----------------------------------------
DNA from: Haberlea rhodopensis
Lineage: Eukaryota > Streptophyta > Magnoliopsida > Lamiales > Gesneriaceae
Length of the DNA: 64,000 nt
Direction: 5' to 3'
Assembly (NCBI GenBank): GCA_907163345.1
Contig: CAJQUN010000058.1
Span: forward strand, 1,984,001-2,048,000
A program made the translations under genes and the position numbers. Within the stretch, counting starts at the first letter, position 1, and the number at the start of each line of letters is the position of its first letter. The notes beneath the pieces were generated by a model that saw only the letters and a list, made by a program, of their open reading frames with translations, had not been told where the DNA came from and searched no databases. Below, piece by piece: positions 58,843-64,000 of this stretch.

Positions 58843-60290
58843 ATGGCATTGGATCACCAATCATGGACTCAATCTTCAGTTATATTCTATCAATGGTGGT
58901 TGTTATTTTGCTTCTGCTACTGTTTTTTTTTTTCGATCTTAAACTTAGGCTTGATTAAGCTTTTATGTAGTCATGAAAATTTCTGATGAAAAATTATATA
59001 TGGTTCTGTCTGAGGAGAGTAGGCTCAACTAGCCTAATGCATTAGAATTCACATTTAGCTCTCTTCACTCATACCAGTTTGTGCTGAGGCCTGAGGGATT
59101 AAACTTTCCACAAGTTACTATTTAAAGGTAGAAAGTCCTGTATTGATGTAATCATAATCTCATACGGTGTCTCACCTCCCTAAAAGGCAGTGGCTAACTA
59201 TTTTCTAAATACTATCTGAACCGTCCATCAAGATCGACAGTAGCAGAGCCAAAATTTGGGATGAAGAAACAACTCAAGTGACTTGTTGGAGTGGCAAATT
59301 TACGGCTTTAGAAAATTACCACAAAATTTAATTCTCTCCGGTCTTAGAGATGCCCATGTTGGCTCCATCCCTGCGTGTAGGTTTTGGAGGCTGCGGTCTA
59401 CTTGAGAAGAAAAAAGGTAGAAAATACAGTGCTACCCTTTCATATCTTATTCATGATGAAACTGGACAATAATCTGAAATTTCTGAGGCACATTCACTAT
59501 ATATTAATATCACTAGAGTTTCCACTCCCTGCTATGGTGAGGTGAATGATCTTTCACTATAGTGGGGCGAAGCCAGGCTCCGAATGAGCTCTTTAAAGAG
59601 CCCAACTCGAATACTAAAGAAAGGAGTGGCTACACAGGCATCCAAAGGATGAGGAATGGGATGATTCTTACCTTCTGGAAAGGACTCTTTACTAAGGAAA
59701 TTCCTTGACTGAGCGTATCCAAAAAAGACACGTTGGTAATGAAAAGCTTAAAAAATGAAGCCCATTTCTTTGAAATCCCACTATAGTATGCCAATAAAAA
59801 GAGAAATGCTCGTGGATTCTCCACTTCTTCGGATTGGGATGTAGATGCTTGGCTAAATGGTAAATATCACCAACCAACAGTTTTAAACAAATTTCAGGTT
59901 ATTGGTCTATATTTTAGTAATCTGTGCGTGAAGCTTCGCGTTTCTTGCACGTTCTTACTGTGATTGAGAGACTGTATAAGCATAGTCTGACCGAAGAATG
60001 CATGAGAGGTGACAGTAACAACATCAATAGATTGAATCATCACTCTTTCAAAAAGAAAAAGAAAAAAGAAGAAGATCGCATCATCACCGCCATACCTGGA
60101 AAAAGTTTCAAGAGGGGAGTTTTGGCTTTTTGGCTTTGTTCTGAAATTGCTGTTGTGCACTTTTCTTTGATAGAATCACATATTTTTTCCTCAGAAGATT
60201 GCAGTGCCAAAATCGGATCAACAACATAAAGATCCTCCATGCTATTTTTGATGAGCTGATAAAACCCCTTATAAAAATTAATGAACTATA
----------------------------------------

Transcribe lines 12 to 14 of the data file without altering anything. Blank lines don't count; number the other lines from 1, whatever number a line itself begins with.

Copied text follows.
59001 TGGTTCTGTCTGAGGAGAGTAGGCTCAACTAGCCTAATGCATTAGAATTCACATTTAGCTCTCTTCACTCATACCAGTTTGTGCTGAGGCCTGAGGGATT
59101 AAACTTTCCACAAGTTACTATTTAAAGGTAGAAAGTCCTGTATTGATGTAATCATAATCTCATACGGTGTCTCACCTCCCTAAAAGGCAGTGGCTAACTA
59201 TTTTCTAAATACTATCTGAACCGTCCATCAAGATCGACAGTAGCAGAGCCAAAATTTGGGATGAAGAAACAACTCAAGTGACTTGTTGGAGTGGCAAATT